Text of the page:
Nude Photography


Since the first days of photography, the nude was a source of inspiration for those that adopted the new medium. Most of the early images were closely guarded or surreptitiously circulated as violations of the social norms of the time, since the photograph captures real nudity. Many cultures, while accepting nudity in art, shun actual nudity. For example, even an art gallery which exhibits nude paintings will typically not accept nudity in a visitor. Alfred Cheney Johnston (1885 – 1971) was a professional American photographer who often photographed Ziegfeld Follies. He also maintained his own highly successful commercial photo studio, producing magazine ads for a wide range of upscale retail commercial products—mostly men's and women's fashions—and also photographed several hundred artists and showgirls, including nude photographs of some. Most of his nude images (some named, mostly anonymous) were, in fact, showgirls from the Ziegfeld Follies, but such daring, unretouched full-frontal images would certainly not have been openly publishable in the 1920s-1930s, so it is speculated that these were either simply his own personal artistic work, and/or done at the behest of Flo Ziegfeld for the showman's personal enjoyment.
The emphasis of fine arts is aesthetics and creativity; and any erotic interest, although often present, is secondary. This distinguishes nude photography from both glamour photography and pornographic photography. The distinction between these is not always clear, and photographers tends to use their own judgment in characterizing their own work, though viewers also have their judgement. The nude remains a controversial subject in all media, but more so with photography due to its inherent realism. The male nude has been less common than the female, and more rarely exhibited.
Early fine-art photographers in Western cultures, seeking to establish photography as a fine art medium, frequently chose women as the subjects for their nudes, in poses that accorded with traditional practice in other media. Before nude photography, art nudes usually used allusions to classical antiquity; gods and warriors, goddesses and nymphs. Poses, lighting, soft focus, vignetting and hand retouching were employed to create photographic images that were comparable to the other arts at that time. Although 19th century artists in other media often used photographs as substitutes for live models, the best of these photographs were also intended as works of art in their own right.

Pages

Werner Bischof
Werner Bischof is a swissphotographer and photojournalist whose photographs are notable for their empathy, strong sense of design, and sensitive use of light. From 1932 to 1936 Bischof attended the...
Bruce Gilden
Bruce Gilden is a noted street photographer, known for his work in New York City. He was born in October 16, 1946 in Brooklyn, New York. While studying sociology at Penn State, he saw Michelangelo...
Greg Gorman
Greg Gorman is an American portrait photographer of Hollywood celebrities. His work has been seen in national magazine features and covers, including Esquire, GQ, Interview, Life, Vogue, Newsweek,...
Russell James
Russell James is a fashion, celebrity and beauty photographer. Russell James is most famous for his work as the main photographer for Victoria's Secret, but his work has appeared in a large range of...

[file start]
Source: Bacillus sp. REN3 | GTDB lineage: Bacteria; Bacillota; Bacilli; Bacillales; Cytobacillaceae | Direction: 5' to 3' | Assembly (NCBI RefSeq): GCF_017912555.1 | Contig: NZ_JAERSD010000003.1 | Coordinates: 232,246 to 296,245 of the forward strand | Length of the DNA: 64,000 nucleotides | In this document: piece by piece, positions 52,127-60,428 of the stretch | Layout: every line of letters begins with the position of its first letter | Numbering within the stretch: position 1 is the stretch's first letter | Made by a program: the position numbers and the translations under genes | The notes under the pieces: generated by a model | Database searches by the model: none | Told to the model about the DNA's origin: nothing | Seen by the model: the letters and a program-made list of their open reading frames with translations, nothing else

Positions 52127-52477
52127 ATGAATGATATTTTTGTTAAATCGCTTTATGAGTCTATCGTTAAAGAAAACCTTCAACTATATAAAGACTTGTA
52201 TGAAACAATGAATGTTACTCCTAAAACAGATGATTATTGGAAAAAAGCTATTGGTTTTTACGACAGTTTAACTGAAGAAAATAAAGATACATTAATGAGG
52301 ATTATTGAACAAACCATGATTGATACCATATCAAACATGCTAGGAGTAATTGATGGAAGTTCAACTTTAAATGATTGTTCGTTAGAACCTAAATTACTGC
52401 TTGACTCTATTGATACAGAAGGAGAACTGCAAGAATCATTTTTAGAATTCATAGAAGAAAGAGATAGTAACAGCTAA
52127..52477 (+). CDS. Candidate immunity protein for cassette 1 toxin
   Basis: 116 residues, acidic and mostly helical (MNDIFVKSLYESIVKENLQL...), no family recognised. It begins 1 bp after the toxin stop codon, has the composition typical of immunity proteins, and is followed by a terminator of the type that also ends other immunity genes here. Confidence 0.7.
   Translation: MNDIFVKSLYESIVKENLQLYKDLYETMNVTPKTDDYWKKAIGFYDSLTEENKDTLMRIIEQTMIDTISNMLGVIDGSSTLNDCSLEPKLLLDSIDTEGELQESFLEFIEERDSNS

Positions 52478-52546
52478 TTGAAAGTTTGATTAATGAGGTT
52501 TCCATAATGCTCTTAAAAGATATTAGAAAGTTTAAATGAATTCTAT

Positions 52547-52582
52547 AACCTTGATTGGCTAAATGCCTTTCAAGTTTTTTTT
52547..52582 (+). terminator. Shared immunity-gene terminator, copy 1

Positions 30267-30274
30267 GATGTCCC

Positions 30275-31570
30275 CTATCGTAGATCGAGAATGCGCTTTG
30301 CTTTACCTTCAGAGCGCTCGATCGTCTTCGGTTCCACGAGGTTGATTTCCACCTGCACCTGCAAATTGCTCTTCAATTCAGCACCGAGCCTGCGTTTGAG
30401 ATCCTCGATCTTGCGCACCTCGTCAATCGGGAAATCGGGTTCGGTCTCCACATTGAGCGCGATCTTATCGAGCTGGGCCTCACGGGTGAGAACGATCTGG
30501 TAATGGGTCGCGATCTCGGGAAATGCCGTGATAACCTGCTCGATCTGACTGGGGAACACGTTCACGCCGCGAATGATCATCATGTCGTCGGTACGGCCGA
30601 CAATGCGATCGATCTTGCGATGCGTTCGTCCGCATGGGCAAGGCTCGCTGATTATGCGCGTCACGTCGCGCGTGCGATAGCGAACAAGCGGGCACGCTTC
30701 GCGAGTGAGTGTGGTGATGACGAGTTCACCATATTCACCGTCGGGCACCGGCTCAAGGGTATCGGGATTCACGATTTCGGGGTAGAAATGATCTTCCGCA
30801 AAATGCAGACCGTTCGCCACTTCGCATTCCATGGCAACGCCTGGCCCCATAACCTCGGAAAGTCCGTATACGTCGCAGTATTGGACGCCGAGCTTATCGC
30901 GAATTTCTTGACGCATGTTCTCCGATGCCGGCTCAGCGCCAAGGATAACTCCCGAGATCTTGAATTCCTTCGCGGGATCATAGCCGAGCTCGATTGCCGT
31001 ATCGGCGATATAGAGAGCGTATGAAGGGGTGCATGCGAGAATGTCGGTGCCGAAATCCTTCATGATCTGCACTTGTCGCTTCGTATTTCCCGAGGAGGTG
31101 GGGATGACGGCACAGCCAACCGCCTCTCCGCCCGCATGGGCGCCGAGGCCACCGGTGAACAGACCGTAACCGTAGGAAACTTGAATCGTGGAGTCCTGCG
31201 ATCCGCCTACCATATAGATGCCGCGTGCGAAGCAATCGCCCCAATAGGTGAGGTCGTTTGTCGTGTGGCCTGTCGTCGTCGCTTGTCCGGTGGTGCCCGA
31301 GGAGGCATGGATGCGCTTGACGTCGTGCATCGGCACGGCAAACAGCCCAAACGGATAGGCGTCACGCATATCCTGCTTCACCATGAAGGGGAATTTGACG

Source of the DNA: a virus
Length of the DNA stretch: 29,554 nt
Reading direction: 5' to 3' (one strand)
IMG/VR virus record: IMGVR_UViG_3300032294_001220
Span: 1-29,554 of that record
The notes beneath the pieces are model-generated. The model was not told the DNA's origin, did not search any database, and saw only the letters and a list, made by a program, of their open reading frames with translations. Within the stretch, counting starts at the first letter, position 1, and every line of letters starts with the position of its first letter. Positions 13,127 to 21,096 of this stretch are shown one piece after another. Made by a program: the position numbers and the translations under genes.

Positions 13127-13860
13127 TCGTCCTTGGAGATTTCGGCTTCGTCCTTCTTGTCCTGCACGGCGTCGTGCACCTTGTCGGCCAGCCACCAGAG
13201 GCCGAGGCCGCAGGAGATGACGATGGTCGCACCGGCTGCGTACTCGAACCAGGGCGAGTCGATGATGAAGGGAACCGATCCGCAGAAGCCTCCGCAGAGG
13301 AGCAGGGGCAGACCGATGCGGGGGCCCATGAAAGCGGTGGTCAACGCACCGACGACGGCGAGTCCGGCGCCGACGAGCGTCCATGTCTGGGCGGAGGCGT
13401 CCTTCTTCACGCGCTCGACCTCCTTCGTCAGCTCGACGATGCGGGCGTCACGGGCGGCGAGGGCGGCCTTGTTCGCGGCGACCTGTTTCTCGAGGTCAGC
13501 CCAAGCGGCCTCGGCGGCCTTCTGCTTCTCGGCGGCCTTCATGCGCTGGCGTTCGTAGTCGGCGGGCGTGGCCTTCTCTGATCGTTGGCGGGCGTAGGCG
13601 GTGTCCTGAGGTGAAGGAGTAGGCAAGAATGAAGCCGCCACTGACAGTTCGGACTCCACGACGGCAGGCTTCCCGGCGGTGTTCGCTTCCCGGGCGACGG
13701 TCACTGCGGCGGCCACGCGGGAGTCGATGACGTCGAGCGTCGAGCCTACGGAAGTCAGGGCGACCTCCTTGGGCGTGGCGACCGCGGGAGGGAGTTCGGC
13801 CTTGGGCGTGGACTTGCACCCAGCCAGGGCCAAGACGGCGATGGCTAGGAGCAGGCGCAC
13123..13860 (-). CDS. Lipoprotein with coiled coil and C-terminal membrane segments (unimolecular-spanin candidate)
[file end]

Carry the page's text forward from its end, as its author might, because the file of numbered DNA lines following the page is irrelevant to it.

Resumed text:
Albert Watson
Albert Watson is a Scottish photographer well known for his fashion, celebrity and art photography, and whose work is featured in galleries and museums worldwide. He has shot over 200 covers of Vogue...
Imogen Cunningham
Imogen Cunningham was an American photographer known for her botanical photography, nudes, and industrial landscapes. Cunningham was born in Portland, Oregon, in 1883. In 1901, at the age of eighteen...
Spencer Tunick
Spencer Tunick is an American photographer best known for organizing large-scale nude shoots. Since 1994 he has photographed over 75 human installations around the world. Spencer Tunick was born in...
Araki
Nobuyoshi Araki is a Japanese photographer and contemporary artist. He is also known by the nickname Araki. Araki was born in Tokyo, studied photography during his college years and then went to work...
Horst p Horst
Horst Paul Albert Bohrmann who chose to be known as Horst P. Horst was a German-American fashion photographer. Horst’s classical approach to nudes, portraits and fashion is less influential now than...
Diane Arbus
Diane Arbus was an American photographer known for her often controversial photographs of unusual people, including circus performers, dwarfs, twins and people with mental or physical challenges. Her...
Jan Saudek
Jan Saudek is a Czech art photographer and painter. Saudek's father was a Jew and this, coupled with his Slavic (Czech) heritage, caused his family to become a target of the Nazis. Many of his family...
Mario Testino
Mario Testino is a Peruvian fashion photographer. His work has been featured in magazines such as Vogue and Vanity Fair. His career highpoint came when he was chosen by Diana, Princess of Wales, for...
Brassai
Brassaï was a Hungarian photographer, sculptor, writer, and filmmaker who rose to international fame in France in the 20th century. He was one of the numerous Hungarian artists who flourished in...
Steven Meisel
Steven Meisel is an American fashion photographer, who obtained popular acclaim with his work in US and Italian Vogue and his photographs of friend Madonna in her 1992 book Sex. He is now considered...
Robert Mapplethorpe
Robert Mapplethorpe was an American photographer, known for his sometimes controversial large-scale, highly stylized black and white photography. His work featured an array of subjects, including...
Herb Ritts
Herb Ritts was an American fashion photographer who concentrated on black-and-white photography and portraits, often in the style of classical Greek sculpture. Born in Los Angeles, to a Jewish family...

Pages